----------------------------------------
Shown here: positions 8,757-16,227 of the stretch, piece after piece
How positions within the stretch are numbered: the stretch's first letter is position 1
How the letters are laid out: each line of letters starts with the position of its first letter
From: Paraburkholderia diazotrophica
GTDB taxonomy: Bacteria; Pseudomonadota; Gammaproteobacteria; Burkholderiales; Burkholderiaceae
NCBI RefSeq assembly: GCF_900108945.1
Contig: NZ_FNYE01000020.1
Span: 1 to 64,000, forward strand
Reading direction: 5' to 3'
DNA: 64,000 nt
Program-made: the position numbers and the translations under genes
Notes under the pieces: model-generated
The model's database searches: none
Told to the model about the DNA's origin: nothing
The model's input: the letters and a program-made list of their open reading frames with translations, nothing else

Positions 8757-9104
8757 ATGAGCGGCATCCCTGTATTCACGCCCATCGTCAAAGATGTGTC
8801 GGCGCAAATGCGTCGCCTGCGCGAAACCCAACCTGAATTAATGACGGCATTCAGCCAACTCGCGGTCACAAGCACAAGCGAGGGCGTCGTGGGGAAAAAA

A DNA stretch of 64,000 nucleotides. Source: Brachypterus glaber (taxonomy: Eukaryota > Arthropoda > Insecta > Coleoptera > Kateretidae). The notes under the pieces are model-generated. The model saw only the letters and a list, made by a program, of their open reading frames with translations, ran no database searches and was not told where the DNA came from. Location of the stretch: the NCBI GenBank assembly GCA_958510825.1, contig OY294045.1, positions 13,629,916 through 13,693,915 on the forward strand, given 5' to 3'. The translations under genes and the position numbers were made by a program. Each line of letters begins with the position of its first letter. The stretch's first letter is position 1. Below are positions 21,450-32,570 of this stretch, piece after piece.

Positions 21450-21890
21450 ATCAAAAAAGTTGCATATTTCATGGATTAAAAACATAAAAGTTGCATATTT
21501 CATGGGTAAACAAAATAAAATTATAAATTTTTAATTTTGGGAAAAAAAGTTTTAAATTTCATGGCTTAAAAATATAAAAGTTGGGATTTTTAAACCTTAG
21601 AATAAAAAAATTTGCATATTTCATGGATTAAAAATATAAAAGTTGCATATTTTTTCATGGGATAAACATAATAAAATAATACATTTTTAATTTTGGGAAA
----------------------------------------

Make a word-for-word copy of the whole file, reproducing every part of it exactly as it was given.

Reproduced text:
Shown here: positions 8,757-16,227 of the stretch, piece after piece
How positions within the stretch are numbered: the stretch's first letter is position 1
How the letters are laid out: each line of letters starts with the position of its first letter
From: Paraburkholderia diazotrophica
GTDB taxonomy: Bacteria; Pseudomonadota; Gammaproteobacteria; Burkholderiales; Burkholderiaceae
NCBI RefSeq assembly: GCF_900108945.1
Contig: NZ_FNYE01000020.1
Span: 1 to 64,000, forward strand
Reading direction: 5' to 3'
DNA: 64,000 nt
Program-made: the position numbers and the translations under genes
Notes under the pieces: model-generated
The model's database searches: none
Told to the model about the DNA's origin: nothing
The model's input: the letters and a program-made list of their open reading frames with translations, nothing else

Positions 8757-9104
8757 ATGAGCGGCATCCCTGTATTCACGCCCATCGTCAAAGATGTGTC
8801 GGCGCAAATGCGTCGCCTGCGCGAAACCCAACCTGAATTAATGACGGCATTCAGCCAACTCGCGGTCACAAGCACAAGCGAGGGCGTCGTGGGGAAAAAA

A DNA stretch of 64,000 nucleotides. Source: Brachypterus glaber (taxonomy: Eukaryota > Arthropoda > Insecta > Coleoptera > Kateretidae). The notes under the pieces are model-generated. The model saw only the letters and a list, made by a program, of their open reading frames with translations, ran no database searches and was not told where the DNA came from. Location of the stretch: the NCBI GenBank assembly GCA_958510825.1, contig OY294045.1, positions 13,629,916 through 13,693,915 on the forward strand, given 5' to 3'. The translations under genes and the position numbers were made by a program. Each line of letters begins with the position of its first letter. The stretch's first letter is position 1. Below are positions 21,450-32,570 of this stretch, piece after piece.

Positions 21450-21890
21450 ATCAAAAAAGTTGCATATTTCATGGATTAAAAACATAAAAGTTGCATATTT
21501 CATGGGTAAACAAAATAAAATTATAAATTTTTAATTTTGGGAAAAAAAGTTTTAAATTTCATGGCTTAAAAATATAAAAGTTGGGATTTTTAAACCTTAG
21601 AATAAAAAAATTTGCATATTTCATGGATTAAAAATATAAAAGTTGCATATTTTTTCATGGGATAAACATAATAAAATAATACATTTTTAATTTTGGGAAA